On November 21, 2022, OFCCP proposed a new Scheduling Letter and Itemized Listing that will greatly increase the amount and specificity of documents and information that federal government contractors must provide in compliance evaluations. The Scheduling Letter is the notice that OFCCP issues to contractors and subcontractors selected for the agency’s annual compliance evaluations. These changes highlight the agency’s increased focus on enforcement, and the need for contractors to carefully document their performance of affirmative action plan requirements.
OFCCP’s new proposed Scheduling Letter seeks to add numerous additional document requirements beyond those the agency currently requests in its audits. These new requirements fall into several categories:
Focus on Action-Oriented Programs and Outreach Activities: OFCCP’s regulations have long required that contractors implement action-oriented programs to seek to increase the representation of minority, female, individuals with disabilities, and military veteran employees, and engage in outreach activities to effectively recruit members of those groups. The proposed Scheduling Letter increases the level of specificity of the information OFCCP will be seeking from contractors about these efforts, as OFCCP is proposing to require contractors to provide documentation of outreach and recruitment activities, as well as the criteria that the contractor uses to evaluate the effectiveness of the activities and implement alternative efforts in the event that existing outreach is deemed ineffective.
Scrutiny of Artificial Intelligence in Hiring Decisions: The proposed Scheduling Letter seeks to add a new document request for documentation of the contractor’s policies and practices regarding the use of artificial intelligence, algorithms, automated systems, and other technology-based procedures in recruiting, screening and hiring. With recent legislation in New York City and elsewhere, the use of AI in personnel decision-making is becoming an area of interest to legislators, and OFCCP appears to be joining that trend.
More Detailed Data on Personnel Transactions: OFCCP is also proposing to require contractors to provide additional data about personnel transactions over the prior affirmative action plan year. For promotions, a stated area of focus for the agency in recent years, OFCCP proposes to require contractors to state whether each promotion was competitive or non-competitive, provide documentation about policies and practices concerning promotions, and also identify the supervisors involved in the promotion and the effect of the promotion on compensation. For terminations, employers under OFCCP’s proposal would be required to provide information about the reason for each employee termination (i.e., retirement, resignation, conduct) over the previous plan year.
Additional Data on Employee Compensation: OFCCP similarly is proposing to require more contractors to submit more detailed data about employee compensation. First, OFCCP has expanded the scope of the compensation data production by requiring two years of compensation data, up from one under the current Scheduling Letter, and also requiring information about the compensation of individuals provided by staffing agencies. Second, whereas under the current Scheduling Letter, contractors may submit information about factors used to determine compensation (such as education, experience, etc.) and compensation policies, this submission would become a requirement under OFCCP’s new proposal.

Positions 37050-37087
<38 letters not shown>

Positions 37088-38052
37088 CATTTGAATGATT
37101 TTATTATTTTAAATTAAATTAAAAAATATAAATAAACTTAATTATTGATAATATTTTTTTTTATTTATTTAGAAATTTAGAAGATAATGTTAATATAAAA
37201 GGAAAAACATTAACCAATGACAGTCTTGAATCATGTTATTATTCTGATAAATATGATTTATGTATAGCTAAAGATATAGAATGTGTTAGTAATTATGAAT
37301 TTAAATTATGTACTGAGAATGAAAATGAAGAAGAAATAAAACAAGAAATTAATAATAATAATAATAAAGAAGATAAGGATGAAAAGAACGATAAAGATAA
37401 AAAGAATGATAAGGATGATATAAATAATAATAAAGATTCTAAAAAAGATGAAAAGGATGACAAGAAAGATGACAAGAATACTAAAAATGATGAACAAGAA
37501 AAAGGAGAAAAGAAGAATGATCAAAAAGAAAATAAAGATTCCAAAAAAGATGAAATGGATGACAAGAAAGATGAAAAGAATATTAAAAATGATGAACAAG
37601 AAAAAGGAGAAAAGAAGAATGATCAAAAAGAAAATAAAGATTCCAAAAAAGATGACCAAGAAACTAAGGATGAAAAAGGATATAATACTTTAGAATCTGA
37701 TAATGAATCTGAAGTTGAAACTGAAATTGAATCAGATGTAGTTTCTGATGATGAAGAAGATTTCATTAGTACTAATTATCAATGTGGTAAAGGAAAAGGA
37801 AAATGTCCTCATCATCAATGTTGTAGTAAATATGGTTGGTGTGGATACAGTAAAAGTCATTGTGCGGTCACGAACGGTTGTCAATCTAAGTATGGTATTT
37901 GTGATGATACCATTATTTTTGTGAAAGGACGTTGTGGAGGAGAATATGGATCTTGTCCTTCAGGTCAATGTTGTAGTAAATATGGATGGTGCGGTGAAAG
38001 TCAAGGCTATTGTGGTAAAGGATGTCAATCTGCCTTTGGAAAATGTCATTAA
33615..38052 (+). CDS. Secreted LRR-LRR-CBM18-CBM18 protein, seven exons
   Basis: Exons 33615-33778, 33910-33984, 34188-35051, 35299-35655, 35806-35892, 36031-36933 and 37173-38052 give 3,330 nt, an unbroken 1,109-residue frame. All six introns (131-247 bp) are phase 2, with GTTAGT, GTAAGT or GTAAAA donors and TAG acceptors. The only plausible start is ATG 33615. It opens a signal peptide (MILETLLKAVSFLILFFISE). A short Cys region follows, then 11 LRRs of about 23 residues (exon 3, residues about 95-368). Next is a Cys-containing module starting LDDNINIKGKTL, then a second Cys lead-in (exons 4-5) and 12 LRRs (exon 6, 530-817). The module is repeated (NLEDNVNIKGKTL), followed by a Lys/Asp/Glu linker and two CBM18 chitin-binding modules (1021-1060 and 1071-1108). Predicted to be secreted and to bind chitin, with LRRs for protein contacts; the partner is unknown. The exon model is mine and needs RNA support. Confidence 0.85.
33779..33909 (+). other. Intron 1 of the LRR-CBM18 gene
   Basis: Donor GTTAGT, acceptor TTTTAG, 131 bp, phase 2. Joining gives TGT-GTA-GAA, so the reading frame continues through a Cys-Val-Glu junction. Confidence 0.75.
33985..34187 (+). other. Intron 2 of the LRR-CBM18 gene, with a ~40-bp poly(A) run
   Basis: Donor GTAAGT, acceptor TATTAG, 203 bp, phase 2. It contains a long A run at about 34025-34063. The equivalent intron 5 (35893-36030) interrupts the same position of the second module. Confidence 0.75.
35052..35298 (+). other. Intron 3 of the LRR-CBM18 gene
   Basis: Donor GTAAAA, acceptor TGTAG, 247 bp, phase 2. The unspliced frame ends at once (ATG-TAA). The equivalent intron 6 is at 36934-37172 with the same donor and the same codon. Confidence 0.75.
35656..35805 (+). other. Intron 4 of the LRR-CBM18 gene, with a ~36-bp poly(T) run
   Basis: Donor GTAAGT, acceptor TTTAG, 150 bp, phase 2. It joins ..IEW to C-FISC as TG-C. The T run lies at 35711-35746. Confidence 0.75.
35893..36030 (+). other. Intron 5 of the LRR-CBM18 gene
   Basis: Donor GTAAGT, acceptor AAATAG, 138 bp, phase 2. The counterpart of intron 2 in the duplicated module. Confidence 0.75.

Providing Information About Compensation Analyses: On the heels of OFCCP’s directive earlier in 2022 requiring federal contractors to perform pay equity audits (later rephrased by the agency as a “compensation analysis”), OFCCP is proposing to require contractors to provide certain information about their performance of the analysis. Notably, OFCCP’s directive on compensation analyses stated that such information would be required only where OFCCP’s audit revealed pay disparities, but OFCCP is now proposing to require all contractors selected for audit to provide the information up-front in response to the Scheduling Letter. Under the proposal, contractors must provide documentation showing that they satisfied the obligation to evaluate their compensation systems, including documentation demonstrating when the analysis was completed, the number of employees included or excluded in the analysis, what forms of compensation were reviewed, confirming that compensation was analyzed by race, gender, and ethnicity, and identifying the method of analysis used.
Production of Policies and Arbitration Agreements: Finally, OFCCP is proposing to require contractors to produce equal opportunity, harassment, and similar employment policies. Interestingly, the agency is proposing to require employers to also provide employment agreements containing arbitration clauses.
OFCCP’s current Scheduling Letter does not expire until April 30, 2023, and the new letter, if approved, would take effect after that point. Contractors and others may submit written comments as part of the approval process through January 20, 2023. Although it remains to be seen whether the proposed Scheduling Letter will ultimately be approved in its proposed form, OFCCP’s proposals highlight the need for federal contractors and subcontractors to take the outreach and evaluation (including compensation analysis) requirements in OFCCP’s affirmative action plan regulations seriously, as OFCCP is signaling that it intends to take a hard look at contractors’ efforts in meeting these obligations.